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Dirt Roads 'Embarrass' Fayetteville Mayor

Dozens of Fayetteville residents wonder why they still live along dirt roads more than two years after the city annexed their property.

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FAYETTEVILLE, N.C. — Mayor Tony Chavonne said he is "embarrassed" that dozens of residents annexed more than two years ago were still waiting to have their roads paved.

Fayetteville annexed more than 43,000 Cumberland County residents in 40 neighborhoods on Sept. 30, 2005, after a bitter legal battle with some of them. The city gained $14 million in tax revenue in return for providing services, such as police and fire protection, water and sewer connections and road maintenance.

William Pridget said, however, that he still looks at the same sandy tire ruts he always has seen in Debbie Street, a dirt road.

"They should give us more than a garbage can and a tax paper," Pridget said.

Fayetteville has 5 miles of city-maintained dirt roads, and officials plans to pave more than 3 miles of those in the next three years. That project will cost $3.3 million.

Chavonne promised the newly paved miles will go past the homes of the recently annexed residents. The 2 miles that will remain as dirt roads are generally unused, the mayor said.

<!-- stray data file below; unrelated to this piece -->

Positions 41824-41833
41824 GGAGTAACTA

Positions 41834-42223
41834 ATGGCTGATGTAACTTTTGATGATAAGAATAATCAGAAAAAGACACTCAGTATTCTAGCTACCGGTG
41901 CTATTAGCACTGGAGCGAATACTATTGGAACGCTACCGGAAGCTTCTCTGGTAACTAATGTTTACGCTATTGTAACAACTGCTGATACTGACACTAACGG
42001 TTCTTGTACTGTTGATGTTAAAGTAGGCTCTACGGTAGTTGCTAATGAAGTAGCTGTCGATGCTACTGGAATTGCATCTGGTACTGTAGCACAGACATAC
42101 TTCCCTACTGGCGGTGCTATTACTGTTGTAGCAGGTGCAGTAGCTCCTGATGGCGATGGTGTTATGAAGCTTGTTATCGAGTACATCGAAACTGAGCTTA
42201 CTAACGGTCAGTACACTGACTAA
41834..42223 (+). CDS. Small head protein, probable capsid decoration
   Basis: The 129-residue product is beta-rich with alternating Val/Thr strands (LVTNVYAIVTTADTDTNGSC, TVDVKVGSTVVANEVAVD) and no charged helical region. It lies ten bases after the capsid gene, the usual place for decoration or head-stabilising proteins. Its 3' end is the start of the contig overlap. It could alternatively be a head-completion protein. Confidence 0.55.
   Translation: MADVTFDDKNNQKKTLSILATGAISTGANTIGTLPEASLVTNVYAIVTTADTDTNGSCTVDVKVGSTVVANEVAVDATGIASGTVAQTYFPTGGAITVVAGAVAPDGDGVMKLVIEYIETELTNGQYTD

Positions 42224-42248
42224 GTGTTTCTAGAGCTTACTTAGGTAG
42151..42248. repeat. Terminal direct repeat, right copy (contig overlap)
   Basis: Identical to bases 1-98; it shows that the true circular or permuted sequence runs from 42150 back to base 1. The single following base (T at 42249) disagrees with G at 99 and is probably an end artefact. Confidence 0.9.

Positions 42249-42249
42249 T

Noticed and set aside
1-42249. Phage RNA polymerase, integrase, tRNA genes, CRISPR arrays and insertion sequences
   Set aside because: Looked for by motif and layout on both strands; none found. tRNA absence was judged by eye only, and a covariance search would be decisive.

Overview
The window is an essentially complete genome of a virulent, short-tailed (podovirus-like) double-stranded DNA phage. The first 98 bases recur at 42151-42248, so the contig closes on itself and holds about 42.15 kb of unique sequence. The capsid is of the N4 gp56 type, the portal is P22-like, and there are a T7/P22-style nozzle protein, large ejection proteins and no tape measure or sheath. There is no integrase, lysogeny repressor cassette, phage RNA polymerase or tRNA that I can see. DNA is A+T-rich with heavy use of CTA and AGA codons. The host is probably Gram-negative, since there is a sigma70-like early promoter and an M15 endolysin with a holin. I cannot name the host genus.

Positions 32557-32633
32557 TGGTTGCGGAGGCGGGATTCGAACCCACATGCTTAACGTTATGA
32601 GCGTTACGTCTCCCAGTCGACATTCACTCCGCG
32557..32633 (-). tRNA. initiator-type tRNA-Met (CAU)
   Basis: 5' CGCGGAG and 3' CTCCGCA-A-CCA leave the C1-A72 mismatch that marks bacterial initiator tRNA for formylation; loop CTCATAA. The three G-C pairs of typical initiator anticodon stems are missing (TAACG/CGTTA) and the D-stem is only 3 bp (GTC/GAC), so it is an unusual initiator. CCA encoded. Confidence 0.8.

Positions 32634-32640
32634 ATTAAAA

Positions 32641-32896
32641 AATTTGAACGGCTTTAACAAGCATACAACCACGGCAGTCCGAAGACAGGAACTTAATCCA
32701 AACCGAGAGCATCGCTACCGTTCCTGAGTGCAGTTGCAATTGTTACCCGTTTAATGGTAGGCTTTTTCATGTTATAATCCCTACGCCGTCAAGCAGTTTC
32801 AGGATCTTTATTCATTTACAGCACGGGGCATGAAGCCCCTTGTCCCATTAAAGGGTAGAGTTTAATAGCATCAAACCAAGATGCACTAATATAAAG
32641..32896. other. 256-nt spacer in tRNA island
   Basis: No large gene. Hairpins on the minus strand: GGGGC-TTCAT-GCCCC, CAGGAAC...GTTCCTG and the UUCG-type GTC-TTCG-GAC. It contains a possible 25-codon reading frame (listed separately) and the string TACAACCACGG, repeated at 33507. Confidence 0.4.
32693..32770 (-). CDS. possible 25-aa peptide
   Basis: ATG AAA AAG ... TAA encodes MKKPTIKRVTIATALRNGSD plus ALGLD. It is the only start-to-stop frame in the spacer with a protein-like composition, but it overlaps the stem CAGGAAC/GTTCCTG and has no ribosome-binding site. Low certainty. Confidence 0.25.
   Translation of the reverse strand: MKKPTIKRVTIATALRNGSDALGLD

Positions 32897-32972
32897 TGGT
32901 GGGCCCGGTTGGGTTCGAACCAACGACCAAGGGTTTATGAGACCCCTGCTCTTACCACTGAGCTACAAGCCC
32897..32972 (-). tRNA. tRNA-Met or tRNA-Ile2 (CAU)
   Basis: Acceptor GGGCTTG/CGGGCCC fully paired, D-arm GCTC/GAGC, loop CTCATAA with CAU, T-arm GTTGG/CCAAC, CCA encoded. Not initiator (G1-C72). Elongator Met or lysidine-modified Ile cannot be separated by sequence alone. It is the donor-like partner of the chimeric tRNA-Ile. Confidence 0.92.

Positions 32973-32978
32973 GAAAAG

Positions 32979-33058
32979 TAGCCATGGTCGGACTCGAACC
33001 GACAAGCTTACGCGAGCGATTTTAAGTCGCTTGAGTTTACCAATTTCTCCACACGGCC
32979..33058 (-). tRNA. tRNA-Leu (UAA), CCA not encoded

"I'm embarrassed to be a mayor in a city where we still have dirt roads and that we could find ourselves at this day in time not meeting those basic needs," Chavonne said.

Chavonne defeated incumbent Marshall Pitts Jr. in the 2005 mayoral election by gaining huge majorities of support from former Cumberland County residents who had been annexed by the city.

Resident Susan Dennis said she and her neighbors fought to get pavement laid on their dirt road – Barges Lane, two blocks from downtown. After a years-long campaign that went to the mayor's office, the city paved Barges Lane three months ago.

The unpaved road was "nothing but mud and water, and we got tired of it," Dennis said. "Each resident in their neighborhood needs to fight for their roads, just like we fought for Barges Lane."


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